medical http://clinicapetterson.com.br/wp-includes/update.php geneva; font-size: small;”>Prosecution led by Ms Galisonga, Kasasa & Nassali Co. Advocates filed a case in 2011 seeking that court declares that the failure by the respondents to make their premises and buildings easily accessible by Persons with Disabilities (PWD) violates the fundamental rights of persons with disability to have access to a barrier free physical environment.
They further requested court to order the respondents jointly and severally, promptly do enforce the provisions of the law on PWDs relating to access to a barrier free physical environment.
Prosecution argued that the constitution of the Republic of Uganda guarantees affirmative action in favour of marginalised groups including persons with disabilities (PWDs) as well as the right to respect human dignity and enjoins the government and society to take appropriate measures to ensure that persons with disabilities realise their mental and physical potential.
They added that despite the requirements of the above stated law, several owners of private and public buildings including the respondents have not complied with the provisions of the Act and KCCA has continued to approve buildings plans for new buildings within Kampala City that violate the disabled persons right to easy access to buildings of public use.
“Government bodies and departments such as the Ministry of Gender Labour and Social Development, the High Court of Uganda at Kampala are operating in premises that cannot be easily accessed by PWDs or that do not have suitable facilities for PWDs thus depriving them access to such premises and buildings within Kampala City that violate the disabled persons right to easy access to buildings of public use.”
In his affidavit in reply deponed by one Joseph Buwembo, the Ag. Director of Physical Planning KCCA, the city authority noted that because of the mismanagement of affairs at KCCA physical planning laws among others were not strictly complied with which led to the construction of certain buildings in flagrant breach of physical planning standards and building regulations.
“However, with the establishment of KCCA, physical planning laws and regulations are being enforced and in case of any breach of the laws and regulations the authority has taken action against persons in breach. Without elaborating the deponent swore that this application is bad in law and he is advised accordingly.”
Makerere University Secretary, David Muhwezi Kahundha swore the affidavit in reply on its behalf.
He deponed that Makerere has limited revenue to utilize to accommodate a multitude of students seeking for Education facilities and restructuring the existing buildings to accommodate the disabled students in compliance with the said Act.
That nevertheless, despite the limited resources, Makerere has implemented and carried out measures to enforce the provisions of the constitution and the Act by setting up an adhoc committee of council to address issues relating to students and staff who are disabled and to design a policy on people with disabilities.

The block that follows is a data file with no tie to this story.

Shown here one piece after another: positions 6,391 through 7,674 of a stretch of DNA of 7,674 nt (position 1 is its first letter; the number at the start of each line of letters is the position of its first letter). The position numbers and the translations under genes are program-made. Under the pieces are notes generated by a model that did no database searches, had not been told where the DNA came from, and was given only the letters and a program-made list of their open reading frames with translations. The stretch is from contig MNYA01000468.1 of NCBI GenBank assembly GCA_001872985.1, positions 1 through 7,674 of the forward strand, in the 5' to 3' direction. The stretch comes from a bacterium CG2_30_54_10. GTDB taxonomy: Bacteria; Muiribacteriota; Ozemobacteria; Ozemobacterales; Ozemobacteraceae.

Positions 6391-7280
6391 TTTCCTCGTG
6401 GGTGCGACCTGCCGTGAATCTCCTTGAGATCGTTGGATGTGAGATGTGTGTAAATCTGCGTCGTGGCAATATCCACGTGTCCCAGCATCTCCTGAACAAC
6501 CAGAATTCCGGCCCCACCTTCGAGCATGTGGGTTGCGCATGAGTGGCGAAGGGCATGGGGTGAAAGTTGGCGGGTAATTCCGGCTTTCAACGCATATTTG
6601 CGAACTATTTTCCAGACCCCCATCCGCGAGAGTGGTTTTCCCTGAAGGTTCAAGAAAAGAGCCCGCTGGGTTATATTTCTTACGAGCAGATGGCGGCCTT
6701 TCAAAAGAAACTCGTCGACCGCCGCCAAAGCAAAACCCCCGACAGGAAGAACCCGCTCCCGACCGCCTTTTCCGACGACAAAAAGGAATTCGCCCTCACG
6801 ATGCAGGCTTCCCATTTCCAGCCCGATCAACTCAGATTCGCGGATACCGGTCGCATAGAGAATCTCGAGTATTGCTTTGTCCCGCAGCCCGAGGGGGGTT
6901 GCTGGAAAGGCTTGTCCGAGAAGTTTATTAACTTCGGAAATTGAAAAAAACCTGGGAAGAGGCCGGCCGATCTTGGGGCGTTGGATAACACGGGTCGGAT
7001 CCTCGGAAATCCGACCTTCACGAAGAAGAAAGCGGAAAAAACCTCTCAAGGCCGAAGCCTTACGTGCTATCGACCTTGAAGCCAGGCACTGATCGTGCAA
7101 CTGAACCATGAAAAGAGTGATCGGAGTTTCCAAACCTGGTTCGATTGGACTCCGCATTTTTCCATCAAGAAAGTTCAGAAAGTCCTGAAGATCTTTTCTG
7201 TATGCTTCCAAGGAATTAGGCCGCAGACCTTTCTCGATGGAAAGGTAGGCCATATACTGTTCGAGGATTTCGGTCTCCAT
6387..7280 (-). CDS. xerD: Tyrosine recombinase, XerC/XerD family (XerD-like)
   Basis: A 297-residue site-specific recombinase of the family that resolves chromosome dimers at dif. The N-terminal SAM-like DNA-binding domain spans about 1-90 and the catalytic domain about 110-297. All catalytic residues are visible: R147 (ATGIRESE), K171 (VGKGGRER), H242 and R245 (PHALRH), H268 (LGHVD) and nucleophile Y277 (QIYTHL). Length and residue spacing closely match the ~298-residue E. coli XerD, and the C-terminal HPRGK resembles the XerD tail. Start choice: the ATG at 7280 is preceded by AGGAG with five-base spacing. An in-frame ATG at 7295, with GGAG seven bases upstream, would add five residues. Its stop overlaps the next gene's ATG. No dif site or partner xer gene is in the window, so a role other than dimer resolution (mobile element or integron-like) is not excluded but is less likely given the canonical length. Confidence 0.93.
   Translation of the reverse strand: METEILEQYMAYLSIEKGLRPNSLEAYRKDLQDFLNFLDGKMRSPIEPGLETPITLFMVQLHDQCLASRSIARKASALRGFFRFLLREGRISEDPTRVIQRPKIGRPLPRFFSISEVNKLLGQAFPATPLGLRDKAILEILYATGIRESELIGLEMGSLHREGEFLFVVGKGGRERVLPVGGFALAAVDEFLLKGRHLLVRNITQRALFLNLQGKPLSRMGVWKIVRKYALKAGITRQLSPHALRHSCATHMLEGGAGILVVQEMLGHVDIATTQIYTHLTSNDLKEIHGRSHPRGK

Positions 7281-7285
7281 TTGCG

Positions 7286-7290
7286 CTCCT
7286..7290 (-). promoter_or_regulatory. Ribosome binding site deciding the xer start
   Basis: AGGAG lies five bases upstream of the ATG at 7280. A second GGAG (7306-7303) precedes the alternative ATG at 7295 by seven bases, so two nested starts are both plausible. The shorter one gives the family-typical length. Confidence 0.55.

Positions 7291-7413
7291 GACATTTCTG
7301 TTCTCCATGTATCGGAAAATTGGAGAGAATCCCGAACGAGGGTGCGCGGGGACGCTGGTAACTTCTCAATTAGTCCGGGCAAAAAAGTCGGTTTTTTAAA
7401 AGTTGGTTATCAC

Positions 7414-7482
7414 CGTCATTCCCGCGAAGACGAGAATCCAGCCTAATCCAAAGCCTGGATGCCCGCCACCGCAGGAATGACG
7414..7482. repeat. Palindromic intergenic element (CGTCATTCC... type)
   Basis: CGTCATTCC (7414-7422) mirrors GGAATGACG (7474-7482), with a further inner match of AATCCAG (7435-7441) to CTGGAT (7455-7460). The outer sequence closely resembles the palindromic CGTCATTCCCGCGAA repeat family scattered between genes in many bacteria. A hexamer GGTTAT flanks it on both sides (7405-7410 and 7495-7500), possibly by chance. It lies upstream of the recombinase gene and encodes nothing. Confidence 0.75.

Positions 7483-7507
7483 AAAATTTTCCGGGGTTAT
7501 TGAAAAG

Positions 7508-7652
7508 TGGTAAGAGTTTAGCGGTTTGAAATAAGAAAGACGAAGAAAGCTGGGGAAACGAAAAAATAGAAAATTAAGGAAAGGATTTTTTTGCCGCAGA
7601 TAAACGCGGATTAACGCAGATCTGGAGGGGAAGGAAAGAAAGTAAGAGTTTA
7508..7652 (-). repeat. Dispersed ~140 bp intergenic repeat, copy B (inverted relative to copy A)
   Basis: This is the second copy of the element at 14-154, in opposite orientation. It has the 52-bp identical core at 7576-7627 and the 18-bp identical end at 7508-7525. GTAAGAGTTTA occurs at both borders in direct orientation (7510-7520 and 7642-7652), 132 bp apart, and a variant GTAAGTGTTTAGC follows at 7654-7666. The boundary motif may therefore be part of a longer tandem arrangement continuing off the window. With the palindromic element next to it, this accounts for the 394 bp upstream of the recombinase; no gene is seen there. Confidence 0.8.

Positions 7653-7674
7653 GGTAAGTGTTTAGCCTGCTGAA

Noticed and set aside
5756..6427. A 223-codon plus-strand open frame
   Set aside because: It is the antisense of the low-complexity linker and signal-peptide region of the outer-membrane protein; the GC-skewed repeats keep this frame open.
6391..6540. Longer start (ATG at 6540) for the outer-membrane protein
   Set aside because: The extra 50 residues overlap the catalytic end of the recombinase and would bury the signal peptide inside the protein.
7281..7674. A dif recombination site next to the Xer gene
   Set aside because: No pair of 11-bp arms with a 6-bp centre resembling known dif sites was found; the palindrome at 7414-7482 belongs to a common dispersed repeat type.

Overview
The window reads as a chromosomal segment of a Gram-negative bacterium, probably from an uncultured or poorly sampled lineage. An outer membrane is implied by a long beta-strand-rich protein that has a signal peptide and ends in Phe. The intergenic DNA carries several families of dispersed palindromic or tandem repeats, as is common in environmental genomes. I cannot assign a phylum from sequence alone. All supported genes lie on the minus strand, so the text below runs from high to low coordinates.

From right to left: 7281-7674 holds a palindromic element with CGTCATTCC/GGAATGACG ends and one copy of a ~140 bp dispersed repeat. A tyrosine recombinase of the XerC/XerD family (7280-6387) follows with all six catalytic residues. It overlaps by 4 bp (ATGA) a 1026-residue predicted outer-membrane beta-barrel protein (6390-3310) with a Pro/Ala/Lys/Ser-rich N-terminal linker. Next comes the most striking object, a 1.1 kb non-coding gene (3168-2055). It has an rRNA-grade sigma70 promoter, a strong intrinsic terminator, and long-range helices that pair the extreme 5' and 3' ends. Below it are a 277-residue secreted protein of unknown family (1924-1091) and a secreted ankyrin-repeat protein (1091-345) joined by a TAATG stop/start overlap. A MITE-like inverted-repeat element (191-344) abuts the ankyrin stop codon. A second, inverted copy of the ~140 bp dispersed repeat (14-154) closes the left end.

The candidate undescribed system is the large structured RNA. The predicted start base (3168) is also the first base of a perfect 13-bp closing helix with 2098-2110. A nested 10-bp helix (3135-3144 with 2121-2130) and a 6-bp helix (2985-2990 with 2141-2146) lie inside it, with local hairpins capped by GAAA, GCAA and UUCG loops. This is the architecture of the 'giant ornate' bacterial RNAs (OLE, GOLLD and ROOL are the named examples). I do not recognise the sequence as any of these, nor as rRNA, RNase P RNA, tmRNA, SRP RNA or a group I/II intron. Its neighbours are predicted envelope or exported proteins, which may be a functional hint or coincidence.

“Employing student guides and helpers to assist people with disabilities to have access to a barrier free physical environment at the University premises adding that the disabled students are allowed to choose their preferred halls of residence which may be nearest to their respective colleges where they study.”
In his judgment dated May 20, Justice Steven Musota noted that in consideration of all the deponed affidavits, the respondents have taken steps to make their premises and buildings accessible by people with disabilities.
“I am therefore satisfied that the respondents but especially Makerere are alive to the concerns of the students with disabilities and did not fail or refuse to respect, uphold or promote the rights of those students. There is evidence that Makerere is an equal opportunity institution for all persons. It has not violated the fundamental rights of the applicants to have access to a barrier free physical environment. Any limitations imposed upon the rights of persons with disabilities are justifiable in the existing circumstances.”
Musota added that whereas people with disabilities go through numerous challenges, while attending Makerere and or working in Kampala, this should be attributed to the old structures which never made sufficient provisions for such people.
“These structures came into existence before the promulgation of 1995 Constitution and enactment of the Persons with Disabilities Act, a time when affirmative action was not a policy of government.
Both the disabled and none disabled citizens must equally enjoy their rights. But relying on the accommodation principle, even where the fundamental human right in question is not absolute, the respondent has a duty to demonstrate that it has put in place reasonable measures to enable the complainants enjoy their constitutional rights.
Any limitations to the enjoyment of fundamental rights should be none substantial. It should be acceptable and demonstrably justified in a free and democratic society.”
The judge concluded that Makerere will be encouraged to continue complying with the requirements of the Act and ensure continued modification of the old buildings and ensure that plans for new buildings take into account the right to easy access to them before they are approved.